In his visit to cod farms in coastal Maine, a contributor to The Economist slings fish food, dons a hairnet and minces garlic  ...


At 7:30am, Sorrento harbour’s small parking lot is full of pickup trucks and empty of people. The lobstermen are already out hauling in their traps; lobstering is big business in coastal Maine. Thankfully, I am here to meet cod farmers, who don’t keep such rough hours. I am awaiting my contact on a bench overlooking the placid bay between Sorrento and the hazy mountains of Acadia National Park. The tide is low. A diesel engine rattles somewhere out on the water. I am in no hurry for him to arrive.

The Victorian homes stretched along Sorrento’s waterfront are shuttered and vacant for most of the year. Like most towns in coastal Maine, the population is split between "summer people", who arrive in July and flee at the first bite of autumn air, and "winter people", real Mainers, who live here year-round, many of whom earn a hardscrabble living catering to tourists in summertime and find any job they can get during the rest of the year.

Options are limited. Tourist season lasts two months. The lumber and paper industries are moribund. Some fishing remains, mostly lobstering, but people worry that the stock will eventually crash. Competition from overseas and low prices has nerves frayed: a lobsterman was shot in Matinicus, Maine, an island further south, during a row over fishing territory. “You have to be a jack-of-all-trades up here,” a local later told me. “Got to do some carpentry, fishing, digging for clams and picking blueberries to make ends meet.”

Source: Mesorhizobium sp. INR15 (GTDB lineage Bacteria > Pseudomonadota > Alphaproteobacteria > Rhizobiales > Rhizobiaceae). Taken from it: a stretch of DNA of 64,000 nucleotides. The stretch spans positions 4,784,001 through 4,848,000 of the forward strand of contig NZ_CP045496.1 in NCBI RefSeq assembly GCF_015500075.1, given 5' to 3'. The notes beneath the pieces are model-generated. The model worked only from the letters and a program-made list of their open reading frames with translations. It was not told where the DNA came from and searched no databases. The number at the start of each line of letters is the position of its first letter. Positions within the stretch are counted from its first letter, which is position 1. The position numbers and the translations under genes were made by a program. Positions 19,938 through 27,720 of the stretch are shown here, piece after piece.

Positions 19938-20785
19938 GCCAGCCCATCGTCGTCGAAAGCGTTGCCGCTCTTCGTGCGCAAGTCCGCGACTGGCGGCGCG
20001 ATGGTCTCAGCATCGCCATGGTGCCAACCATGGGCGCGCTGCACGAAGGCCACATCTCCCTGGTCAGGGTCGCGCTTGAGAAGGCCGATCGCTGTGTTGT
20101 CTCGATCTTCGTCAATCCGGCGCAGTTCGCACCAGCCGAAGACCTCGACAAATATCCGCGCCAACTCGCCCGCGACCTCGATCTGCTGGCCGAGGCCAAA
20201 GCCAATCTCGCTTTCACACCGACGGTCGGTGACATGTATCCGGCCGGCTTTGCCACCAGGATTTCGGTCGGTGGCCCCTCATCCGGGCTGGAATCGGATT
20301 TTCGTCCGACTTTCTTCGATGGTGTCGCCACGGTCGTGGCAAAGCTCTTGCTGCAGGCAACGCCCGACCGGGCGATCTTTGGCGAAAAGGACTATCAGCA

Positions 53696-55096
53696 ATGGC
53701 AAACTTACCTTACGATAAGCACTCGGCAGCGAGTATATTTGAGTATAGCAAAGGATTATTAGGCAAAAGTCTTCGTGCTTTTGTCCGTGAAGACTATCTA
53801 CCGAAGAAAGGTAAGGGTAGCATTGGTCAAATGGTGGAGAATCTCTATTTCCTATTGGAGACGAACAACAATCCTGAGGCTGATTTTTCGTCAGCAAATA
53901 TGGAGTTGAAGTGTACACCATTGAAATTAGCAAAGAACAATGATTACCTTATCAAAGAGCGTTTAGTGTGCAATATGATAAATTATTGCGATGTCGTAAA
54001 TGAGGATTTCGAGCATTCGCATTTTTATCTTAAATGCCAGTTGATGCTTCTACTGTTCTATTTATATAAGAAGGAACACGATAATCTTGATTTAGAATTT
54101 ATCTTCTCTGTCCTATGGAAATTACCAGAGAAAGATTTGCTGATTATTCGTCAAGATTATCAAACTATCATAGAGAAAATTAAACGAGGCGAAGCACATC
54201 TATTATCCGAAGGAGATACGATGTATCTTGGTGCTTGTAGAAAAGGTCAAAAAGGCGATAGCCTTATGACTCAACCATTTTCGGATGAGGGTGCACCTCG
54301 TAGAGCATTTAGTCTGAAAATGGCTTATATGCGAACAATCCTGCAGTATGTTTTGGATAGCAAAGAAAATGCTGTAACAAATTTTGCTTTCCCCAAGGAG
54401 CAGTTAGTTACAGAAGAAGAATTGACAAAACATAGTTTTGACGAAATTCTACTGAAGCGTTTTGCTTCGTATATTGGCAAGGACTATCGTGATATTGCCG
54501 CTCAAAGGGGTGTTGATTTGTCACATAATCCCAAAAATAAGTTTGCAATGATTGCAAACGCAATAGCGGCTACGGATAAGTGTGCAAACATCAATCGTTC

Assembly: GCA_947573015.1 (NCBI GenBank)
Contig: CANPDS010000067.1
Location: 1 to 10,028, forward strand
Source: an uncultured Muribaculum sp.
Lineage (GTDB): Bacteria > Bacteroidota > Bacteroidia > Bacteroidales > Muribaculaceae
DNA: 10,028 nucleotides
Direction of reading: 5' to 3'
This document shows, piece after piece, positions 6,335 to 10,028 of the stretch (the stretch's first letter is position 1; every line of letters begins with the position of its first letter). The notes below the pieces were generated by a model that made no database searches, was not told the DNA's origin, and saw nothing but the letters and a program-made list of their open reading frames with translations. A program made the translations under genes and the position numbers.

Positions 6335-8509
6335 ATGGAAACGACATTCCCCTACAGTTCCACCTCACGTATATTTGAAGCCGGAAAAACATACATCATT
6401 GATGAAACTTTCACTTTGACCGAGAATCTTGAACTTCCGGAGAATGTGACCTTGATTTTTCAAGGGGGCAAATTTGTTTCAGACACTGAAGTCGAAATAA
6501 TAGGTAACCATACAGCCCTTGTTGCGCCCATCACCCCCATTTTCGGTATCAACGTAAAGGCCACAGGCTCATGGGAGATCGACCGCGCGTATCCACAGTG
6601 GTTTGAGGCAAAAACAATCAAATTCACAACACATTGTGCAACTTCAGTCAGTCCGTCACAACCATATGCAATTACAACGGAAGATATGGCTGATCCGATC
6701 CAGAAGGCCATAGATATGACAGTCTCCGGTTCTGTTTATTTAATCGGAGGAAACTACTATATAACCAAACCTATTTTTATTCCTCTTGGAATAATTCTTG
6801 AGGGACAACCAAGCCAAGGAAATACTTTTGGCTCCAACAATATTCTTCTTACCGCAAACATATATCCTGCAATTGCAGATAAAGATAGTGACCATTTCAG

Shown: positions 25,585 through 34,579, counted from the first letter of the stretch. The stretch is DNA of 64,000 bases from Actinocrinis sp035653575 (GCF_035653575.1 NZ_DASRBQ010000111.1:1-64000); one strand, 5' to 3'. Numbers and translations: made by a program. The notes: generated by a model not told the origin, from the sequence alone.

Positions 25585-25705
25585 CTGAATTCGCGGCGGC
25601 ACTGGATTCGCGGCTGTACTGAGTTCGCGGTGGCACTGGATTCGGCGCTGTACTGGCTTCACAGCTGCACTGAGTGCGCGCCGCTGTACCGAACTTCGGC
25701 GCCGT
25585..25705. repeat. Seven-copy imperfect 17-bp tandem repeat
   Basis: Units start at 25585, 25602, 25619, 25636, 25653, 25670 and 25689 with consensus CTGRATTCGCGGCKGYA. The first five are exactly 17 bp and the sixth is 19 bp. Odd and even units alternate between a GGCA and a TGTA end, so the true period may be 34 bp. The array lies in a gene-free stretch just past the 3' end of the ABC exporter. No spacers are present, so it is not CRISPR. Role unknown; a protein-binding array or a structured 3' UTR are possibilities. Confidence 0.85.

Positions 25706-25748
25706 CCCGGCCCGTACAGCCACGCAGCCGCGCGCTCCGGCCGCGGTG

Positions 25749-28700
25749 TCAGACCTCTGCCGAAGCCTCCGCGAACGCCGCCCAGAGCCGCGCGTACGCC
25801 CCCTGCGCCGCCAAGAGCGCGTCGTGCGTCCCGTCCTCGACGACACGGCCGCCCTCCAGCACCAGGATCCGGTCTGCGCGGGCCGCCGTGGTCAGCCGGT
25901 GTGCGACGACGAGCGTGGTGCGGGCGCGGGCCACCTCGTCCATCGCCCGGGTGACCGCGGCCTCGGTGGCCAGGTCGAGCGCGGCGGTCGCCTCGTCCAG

My contact arrives. George Nardi, who owns a year-old cod farm off Sorrento, swaps his trainers for white knee-high rubber boots as we discuss the region’s dwindling employment options. “If this project proves successful, farms like ours may offer the best chance to keep working waterfronts alive,” explains Mr Nardi. The farm has four local employees.

In truth, most groundfishermen—who catch fish like cod, haddock, halibut, hake and pollock—have already disappeared, along with their catch. There are only 70 groundfishing vessels left in Maine, less than half the number in the 1990s, and a far cry from decades past. Few working waterfronts remain. Only 20-25 of Maine’s 3,500 miles of coast remain accessible to commercial fishermen; the rest is privately held.

On the dock, Mr Nardi and I are met by Clayton Coffin, the farm manager, who was a wintertime resident of Sorrento before he moved inland a few months ago. (“Was a little too quiet,” he explains.) Mr Coffin swings a motorised skiff up to the dock and takes us out to an old barge loaded with bags of fish food. Most Sorrento fishermen head out with lobster traps and fresh bait. Mr Coffin and his crew bring a leaf blower with a funnel (the top half of a plastic milk jug) duct-taped to a hole cut out of the top of the nozzle. Throwing fish food with a shovel can get tiresome.

The barge chugs around an island, the morning sun now coruscating brilliantly off the water’s surface. Around 250,000 cod flit around five floating inner-tubes held to the ocean floor by cement moorings. Nets drape across the tops to keep the gulls away.

I step off the barge and creep gingerly around the inner-tube as it bobs in the green-blue water. “We do have life jackets available, if need be,” says Mr Coffin with a smile as he lights a cigarette. I am most worried about ruining my notebook if I fall in. But apart from seeing my first live cod, there was little to write down: fish farming mostly involves slinging food pellets, and is far duller than hauling nets far out to sea.


Image credit: dawnzy58 (via Flickr)

(This is an instalment of a correspondent's diary about cod farming, published on